It’s no secret that both Microsoft and Sony are working and researching on their next console hardware. In fact, there have been multiple reports and rumors about PS5 Pro being in development. PlayStation 6 is even reported to be launched in 2027 thanks to some Sony documents.
In light of all these revelations, Sony Interactive Entertainment has published a patent recently that describes techniques to apparently improve Cloud gaming through multi-gpu rendering. The patent as spotted by SegmentNext, reads:
To render even more complex scenes or use even more complex algorithms (e.g. materials, lighting, etc.) when generating a scene, it may be desirable to use multiple GPUs to render a single image. However, usage of these graphical processing units equally is difficult to achieve.
In recent years there has been a continual push for online services that allow for online or cloud gaming in a streaming format between a cloud gaming server and a client connected through a network. The streaming format has increasingly become more popular because of the availability of game titles on demand, the ability to execute more complex games, the ability to network between players for multi- player gaming, sharing of assets between players, sharing of instant experiences between players and/or spectators, allowing friends to watch a friend play a video game, having a friend join the on-going game play of a friend, and the like.
The cloud gaming server may be configured to provide resources to one or more clients and/or applications. That is, the cloud gaming server may be configured with resources capable of high throughput. For example, there are limits to the performance that an individual graphics processing unit (GPU) can attain. To render even more complex scenes or use even more complex algorithms (e.g. materials, lighting, etc.) when generating a scene, it may be desirable to use multiple GPUs to render a single image. However, usage of those graphics processing units equally difficult to achieve. Further, even though there are multiple GPUs to process an image for an application using traditional technologies, there is not the ability to support a corresponding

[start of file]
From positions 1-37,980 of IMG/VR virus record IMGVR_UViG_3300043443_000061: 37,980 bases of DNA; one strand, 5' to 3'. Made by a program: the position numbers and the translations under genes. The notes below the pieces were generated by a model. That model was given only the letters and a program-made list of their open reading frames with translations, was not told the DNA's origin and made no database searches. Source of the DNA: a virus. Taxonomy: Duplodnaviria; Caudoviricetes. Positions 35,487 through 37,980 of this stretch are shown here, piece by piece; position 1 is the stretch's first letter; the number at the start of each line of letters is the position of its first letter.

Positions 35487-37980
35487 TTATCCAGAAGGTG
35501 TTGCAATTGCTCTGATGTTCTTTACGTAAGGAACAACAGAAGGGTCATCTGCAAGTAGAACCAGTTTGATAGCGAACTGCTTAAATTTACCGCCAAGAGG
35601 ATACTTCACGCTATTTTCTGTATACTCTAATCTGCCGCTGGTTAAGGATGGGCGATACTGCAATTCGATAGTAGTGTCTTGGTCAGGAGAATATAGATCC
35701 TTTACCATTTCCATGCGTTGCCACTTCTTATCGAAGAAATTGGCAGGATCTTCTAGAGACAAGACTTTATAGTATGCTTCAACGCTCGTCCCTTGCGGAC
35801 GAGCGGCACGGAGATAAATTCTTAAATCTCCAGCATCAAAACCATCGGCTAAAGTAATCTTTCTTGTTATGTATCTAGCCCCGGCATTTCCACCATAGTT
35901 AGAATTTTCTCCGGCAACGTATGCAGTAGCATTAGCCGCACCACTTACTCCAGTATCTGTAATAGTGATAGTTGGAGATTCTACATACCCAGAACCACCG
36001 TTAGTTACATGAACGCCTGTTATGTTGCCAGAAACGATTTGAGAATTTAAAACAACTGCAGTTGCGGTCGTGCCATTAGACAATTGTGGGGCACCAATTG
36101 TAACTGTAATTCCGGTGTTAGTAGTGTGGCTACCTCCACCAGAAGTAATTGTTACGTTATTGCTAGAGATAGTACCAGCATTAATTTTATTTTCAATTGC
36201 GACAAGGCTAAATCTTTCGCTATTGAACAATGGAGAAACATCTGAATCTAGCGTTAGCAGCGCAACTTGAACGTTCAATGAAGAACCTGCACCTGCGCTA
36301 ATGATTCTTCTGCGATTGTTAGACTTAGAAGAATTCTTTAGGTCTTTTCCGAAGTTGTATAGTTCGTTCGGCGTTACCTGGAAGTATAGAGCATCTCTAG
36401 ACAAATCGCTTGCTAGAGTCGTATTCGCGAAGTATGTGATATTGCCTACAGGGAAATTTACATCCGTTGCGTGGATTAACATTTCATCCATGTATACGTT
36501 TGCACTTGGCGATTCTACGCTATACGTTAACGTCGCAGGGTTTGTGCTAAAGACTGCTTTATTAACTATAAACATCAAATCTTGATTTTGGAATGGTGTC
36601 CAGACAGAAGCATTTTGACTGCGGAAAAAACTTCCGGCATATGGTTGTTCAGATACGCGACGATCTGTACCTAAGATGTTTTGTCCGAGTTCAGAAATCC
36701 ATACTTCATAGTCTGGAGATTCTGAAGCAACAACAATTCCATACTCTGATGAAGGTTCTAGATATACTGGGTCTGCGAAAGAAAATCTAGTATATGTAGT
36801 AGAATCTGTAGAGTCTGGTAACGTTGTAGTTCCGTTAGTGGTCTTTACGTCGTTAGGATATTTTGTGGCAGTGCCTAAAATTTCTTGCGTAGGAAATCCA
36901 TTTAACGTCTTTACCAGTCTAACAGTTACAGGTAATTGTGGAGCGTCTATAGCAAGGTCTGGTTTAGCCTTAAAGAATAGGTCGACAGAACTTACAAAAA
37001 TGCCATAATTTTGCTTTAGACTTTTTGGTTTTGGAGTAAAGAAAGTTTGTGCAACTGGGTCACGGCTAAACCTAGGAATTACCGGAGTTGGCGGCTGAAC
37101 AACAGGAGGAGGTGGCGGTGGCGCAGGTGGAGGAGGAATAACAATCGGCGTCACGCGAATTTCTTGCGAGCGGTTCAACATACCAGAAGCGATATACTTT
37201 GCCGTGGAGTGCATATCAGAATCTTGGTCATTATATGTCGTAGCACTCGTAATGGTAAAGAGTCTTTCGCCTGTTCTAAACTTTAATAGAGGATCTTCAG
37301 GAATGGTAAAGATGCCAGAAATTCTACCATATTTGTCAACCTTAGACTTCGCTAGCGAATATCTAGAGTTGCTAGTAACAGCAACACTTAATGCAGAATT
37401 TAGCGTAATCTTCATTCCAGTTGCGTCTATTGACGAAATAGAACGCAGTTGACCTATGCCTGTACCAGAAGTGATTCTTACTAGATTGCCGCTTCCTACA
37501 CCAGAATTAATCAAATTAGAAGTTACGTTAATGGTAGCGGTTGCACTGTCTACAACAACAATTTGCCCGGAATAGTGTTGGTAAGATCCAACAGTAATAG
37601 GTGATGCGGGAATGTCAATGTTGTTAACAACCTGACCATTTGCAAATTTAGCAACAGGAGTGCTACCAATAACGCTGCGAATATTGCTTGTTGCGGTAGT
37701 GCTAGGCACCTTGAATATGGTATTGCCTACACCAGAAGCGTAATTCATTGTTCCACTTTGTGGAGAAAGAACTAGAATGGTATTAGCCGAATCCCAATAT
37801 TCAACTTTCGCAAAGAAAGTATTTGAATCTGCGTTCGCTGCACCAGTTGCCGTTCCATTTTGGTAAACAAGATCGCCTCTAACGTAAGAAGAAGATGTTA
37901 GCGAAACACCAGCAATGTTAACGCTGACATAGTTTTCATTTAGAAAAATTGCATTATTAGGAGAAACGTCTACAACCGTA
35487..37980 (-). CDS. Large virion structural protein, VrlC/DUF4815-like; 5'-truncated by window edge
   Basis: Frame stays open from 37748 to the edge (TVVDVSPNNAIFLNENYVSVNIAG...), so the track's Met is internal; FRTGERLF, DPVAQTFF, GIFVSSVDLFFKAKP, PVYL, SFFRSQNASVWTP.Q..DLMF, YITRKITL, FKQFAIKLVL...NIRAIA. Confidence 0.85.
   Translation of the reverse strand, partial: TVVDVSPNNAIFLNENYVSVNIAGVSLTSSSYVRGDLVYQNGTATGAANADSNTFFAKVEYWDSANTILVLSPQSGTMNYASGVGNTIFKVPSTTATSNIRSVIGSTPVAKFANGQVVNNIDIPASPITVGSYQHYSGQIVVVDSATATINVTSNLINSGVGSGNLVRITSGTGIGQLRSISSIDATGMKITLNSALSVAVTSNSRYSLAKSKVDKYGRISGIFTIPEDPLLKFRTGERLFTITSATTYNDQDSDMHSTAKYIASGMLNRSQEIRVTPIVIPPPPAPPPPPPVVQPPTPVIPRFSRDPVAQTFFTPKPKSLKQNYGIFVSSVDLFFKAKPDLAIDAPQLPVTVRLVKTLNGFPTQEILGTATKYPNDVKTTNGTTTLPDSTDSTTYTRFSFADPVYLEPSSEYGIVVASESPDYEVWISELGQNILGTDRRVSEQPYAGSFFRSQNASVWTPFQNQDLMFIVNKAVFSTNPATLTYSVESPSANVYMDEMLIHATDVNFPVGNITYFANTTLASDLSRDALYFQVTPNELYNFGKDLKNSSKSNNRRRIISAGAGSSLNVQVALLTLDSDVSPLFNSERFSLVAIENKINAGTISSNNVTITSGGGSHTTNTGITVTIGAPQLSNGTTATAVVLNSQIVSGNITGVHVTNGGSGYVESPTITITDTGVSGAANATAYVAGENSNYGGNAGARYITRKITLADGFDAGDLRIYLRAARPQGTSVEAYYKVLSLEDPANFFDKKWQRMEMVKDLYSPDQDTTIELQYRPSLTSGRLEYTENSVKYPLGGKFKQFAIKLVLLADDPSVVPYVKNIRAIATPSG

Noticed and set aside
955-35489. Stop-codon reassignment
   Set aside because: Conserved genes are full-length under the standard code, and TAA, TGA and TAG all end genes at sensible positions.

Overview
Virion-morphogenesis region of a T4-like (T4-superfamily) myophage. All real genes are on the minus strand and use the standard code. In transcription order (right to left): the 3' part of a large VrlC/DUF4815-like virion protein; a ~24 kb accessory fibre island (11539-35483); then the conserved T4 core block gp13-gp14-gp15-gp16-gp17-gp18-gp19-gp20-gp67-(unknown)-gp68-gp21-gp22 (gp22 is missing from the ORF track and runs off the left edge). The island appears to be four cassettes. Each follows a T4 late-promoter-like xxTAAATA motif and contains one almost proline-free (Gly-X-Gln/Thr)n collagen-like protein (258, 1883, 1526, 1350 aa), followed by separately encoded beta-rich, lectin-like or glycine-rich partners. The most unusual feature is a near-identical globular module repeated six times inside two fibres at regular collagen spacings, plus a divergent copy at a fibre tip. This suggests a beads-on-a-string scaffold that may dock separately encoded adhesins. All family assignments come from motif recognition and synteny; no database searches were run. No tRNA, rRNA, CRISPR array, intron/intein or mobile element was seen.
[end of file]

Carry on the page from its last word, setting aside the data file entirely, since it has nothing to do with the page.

increase in both screen pixel count and density of geometry.
A notable element here is that the patent filing was headed by Mark Cerny himself who is the chief architect for PlayStation consoles. While the patent apparently seems to be only for servers meant to stream games for services like PS Now, it could also be used for home consoles as well. The reason behind this assumption is that a similar multi-gpu patent was also found back in 2020.
The patent states that while multiple GPUs can’t increase the number of pixels rendered, they can help in rendering the images faster. However, this is quite a complex technique and could require a lot of fine management of resources. It will be interesting to see if Sony decides to go along multi-gpu path for home consoles. For now, as is for all patents, nothing can be said for sure but Mark Cerny’s name in there do add a little weight to it.